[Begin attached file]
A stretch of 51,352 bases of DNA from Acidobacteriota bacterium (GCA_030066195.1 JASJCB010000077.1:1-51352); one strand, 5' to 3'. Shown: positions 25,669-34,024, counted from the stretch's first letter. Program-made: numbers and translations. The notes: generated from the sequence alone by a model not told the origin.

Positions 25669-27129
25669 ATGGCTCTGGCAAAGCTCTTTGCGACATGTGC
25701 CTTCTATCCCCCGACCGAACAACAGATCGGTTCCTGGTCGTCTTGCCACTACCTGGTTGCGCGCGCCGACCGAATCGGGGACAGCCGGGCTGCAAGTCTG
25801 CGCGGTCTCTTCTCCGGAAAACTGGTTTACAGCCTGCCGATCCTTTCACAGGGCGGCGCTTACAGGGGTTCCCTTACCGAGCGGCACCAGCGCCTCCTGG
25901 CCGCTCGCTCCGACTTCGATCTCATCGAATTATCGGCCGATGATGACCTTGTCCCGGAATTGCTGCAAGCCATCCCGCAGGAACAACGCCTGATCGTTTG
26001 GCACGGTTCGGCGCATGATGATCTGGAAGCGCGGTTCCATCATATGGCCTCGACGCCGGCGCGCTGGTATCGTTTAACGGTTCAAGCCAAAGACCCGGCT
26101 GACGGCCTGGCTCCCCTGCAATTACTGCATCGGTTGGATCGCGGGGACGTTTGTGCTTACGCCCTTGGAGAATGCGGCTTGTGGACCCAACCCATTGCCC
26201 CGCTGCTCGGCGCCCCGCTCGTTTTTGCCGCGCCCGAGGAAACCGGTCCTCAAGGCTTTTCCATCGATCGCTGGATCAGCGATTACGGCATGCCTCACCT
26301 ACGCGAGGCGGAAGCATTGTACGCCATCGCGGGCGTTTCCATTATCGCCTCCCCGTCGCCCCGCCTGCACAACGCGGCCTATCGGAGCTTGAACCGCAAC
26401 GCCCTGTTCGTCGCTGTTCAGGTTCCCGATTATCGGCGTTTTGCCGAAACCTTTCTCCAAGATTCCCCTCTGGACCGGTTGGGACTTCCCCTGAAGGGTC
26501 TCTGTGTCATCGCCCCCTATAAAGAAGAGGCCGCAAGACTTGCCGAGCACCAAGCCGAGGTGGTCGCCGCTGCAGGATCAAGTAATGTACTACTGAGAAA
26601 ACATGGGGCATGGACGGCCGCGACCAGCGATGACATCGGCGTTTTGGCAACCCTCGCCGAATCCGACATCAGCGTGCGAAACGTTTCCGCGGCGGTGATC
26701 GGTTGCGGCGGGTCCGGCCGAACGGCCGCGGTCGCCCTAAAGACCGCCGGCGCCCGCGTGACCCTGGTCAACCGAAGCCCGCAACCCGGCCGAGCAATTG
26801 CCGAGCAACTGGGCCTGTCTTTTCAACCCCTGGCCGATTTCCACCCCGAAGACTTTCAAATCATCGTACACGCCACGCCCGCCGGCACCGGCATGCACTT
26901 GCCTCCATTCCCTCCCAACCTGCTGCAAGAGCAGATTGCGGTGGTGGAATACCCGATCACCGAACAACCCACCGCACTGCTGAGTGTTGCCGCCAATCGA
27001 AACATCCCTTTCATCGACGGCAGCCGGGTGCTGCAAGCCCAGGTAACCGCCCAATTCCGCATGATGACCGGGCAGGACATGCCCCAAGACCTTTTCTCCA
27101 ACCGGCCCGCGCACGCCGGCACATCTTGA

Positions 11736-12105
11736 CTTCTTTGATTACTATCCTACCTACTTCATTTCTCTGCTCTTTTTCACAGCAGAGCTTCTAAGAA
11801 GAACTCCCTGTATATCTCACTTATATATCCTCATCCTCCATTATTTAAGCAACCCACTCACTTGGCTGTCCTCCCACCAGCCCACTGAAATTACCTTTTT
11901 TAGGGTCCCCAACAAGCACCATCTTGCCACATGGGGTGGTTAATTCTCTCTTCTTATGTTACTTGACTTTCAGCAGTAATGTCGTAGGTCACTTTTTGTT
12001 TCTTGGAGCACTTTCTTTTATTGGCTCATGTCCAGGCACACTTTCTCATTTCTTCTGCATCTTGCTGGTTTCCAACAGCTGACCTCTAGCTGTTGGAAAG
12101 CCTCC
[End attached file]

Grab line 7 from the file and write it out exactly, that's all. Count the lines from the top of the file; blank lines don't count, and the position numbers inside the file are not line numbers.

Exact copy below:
26001 GCACGGTTCGGCGCATGATGATCTGGAAGCGCGGTTCCATCATATGGCCTCGACGCCGGCGCGCTGGTATCGTTTAACGGTTCAAGCCAAAGACCCGGCT